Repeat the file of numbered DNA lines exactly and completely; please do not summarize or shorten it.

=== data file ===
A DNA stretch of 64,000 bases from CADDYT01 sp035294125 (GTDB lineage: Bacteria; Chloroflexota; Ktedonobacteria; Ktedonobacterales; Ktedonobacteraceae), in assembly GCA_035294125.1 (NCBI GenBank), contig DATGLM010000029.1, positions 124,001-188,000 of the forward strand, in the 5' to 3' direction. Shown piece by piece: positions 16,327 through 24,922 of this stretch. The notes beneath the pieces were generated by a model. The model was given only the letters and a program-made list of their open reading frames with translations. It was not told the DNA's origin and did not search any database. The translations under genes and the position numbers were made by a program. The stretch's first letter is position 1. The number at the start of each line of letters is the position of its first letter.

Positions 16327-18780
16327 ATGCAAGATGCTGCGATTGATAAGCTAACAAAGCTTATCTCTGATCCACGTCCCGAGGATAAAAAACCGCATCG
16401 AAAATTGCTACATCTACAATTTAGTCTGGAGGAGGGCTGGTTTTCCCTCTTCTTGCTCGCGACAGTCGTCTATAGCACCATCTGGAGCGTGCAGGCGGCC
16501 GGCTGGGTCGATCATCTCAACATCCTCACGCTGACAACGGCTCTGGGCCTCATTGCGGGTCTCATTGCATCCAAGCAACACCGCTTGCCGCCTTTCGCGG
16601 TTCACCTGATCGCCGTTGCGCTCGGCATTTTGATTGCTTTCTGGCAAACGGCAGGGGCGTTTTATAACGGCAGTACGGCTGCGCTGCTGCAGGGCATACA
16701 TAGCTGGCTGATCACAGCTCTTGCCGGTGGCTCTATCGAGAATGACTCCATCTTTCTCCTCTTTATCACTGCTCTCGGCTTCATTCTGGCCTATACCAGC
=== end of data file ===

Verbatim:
A DNA stretch of 64,000 bases from CADDYT01 sp035294125 (GTDB lineage: Bacteria; Chloroflexota; Ktedonobacteria; Ktedonobacterales; Ktedonobacteraceae), in assembly GCA_035294125.1 (NCBI GenBank), contig DATGLM010000029.1, positions 124,001-188,000 of the forward strand, in the 5' to 3' direction. Shown piece by piece: positions 16,327 through 24,922 of this stretch. The notes beneath the pieces were generated by a model. The model was given only the letters and a program-made list of their open reading frames with translations. It was not told the DNA's origin and did not search any database. The translations under genes and the position numbers were made by a program. The stretch's first letter is position 1. The number at the start of each line of letters is the position of its first letter.

Positions 16327-18780
16327 ATGCAAGATGCTGCGATTGATAAGCTAACAAAGCTTATCTCTGATCCACGTCCCGAGGATAAAAAACCGCATCG
16401 AAAATTGCTACATCTACAATTTAGTCTGGAGGAGGGCTGGTTTTCCCTCTTCTTGCTCGCGACAGTCGTCTATAGCACCATCTGGAGCGTGCAGGCGGCC
16501 GGCTGGGTCGATCATCTCAACATCCTCACGCTGACAACGGCTCTGGGCCTCATTGCGGGTCTCATTGCATCCAAGCAACACCGCTTGCCGCCTTTCGCGG
16601 TTCACCTGATCGCCGTTGCGCTCGGCATTTTGATTGCTTTCTGGCAAACGGCAGGGGCGTTTTATAACGGCAGTACGGCTGCGCTGCTGCAGGGCATACA
16701 TAGCTGGCTGATCACAGCTCTTGCCGGTGGCTCTATCGAGAATGACTCCATCTTTCTCCTCTTTATCACTGCTCTCGGCTTCATTCTGGCCTATACCAGC